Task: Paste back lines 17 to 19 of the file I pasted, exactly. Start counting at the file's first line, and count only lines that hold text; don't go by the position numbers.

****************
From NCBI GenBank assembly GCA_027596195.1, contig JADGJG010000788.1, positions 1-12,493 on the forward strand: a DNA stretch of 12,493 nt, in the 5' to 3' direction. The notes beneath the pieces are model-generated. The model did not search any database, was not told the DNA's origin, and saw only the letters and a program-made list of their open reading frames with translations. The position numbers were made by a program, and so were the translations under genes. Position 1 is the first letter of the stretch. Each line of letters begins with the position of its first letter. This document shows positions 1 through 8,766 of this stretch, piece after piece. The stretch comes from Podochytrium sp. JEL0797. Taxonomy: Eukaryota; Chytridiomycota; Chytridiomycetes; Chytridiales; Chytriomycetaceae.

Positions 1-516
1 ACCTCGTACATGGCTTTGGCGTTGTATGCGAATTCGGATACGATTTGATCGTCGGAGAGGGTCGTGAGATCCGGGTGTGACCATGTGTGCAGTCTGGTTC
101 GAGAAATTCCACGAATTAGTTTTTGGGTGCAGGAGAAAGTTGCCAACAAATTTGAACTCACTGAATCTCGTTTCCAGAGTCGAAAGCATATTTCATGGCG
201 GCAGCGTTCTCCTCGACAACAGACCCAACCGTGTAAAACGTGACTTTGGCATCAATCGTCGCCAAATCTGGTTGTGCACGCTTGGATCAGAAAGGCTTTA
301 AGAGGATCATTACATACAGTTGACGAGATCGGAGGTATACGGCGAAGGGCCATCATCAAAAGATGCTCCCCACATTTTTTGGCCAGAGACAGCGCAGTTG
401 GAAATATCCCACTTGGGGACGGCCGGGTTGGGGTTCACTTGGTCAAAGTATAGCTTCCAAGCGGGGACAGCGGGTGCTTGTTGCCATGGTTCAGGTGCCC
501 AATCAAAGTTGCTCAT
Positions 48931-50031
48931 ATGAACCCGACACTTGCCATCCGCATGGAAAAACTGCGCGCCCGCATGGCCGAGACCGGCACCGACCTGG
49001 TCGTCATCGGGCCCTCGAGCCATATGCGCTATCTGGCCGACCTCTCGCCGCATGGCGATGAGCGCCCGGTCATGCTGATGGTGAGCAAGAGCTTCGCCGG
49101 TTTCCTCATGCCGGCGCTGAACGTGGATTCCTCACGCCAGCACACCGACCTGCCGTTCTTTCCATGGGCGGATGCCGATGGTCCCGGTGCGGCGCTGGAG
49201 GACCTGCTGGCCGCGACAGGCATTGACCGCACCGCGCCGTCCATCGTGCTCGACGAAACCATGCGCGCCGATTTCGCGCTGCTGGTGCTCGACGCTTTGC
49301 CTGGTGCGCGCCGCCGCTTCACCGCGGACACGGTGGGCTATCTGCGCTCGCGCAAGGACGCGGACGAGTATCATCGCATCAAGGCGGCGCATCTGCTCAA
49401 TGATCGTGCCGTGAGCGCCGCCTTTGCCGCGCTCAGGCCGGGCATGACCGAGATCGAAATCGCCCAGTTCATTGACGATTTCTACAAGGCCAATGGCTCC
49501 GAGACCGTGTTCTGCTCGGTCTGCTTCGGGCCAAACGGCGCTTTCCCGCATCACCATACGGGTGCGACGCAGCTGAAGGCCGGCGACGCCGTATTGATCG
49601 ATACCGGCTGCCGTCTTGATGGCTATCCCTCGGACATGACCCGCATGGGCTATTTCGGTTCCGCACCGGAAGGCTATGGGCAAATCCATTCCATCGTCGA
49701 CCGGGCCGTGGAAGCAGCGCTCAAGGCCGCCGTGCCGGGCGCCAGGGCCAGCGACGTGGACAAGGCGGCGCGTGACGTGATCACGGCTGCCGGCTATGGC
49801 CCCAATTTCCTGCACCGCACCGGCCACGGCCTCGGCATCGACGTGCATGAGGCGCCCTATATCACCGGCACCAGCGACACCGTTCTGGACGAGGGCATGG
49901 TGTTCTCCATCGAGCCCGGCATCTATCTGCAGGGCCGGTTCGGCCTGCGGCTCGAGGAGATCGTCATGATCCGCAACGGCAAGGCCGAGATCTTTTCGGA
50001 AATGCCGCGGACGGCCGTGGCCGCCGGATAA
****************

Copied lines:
49601 ATACCGGCTGCCGTCTTGATGGCTATCCCTCGGACATGACCCGCATGGGCTATTTCGGTTCCGCACCGGAAGGCTATGGGCAAATCCATTCCATCGTCGA
49701 CCGGGCCGTGGAAGCAGCGCTCAAGGCCGCCGTGCCGGGCGCCAGGGCCAGCGACGTGGACAAGGCGGCGCGTGACGTGATCACGGCTGCCGGCTATGGC
49801 CCCAATTTCCTGCACCGCACCGGCCACGGCCTCGGCATCGACGTGCATGAGGCGCCCTATATCACCGGCACCAGCGACACCGTTCTGGACGAGGGCATGG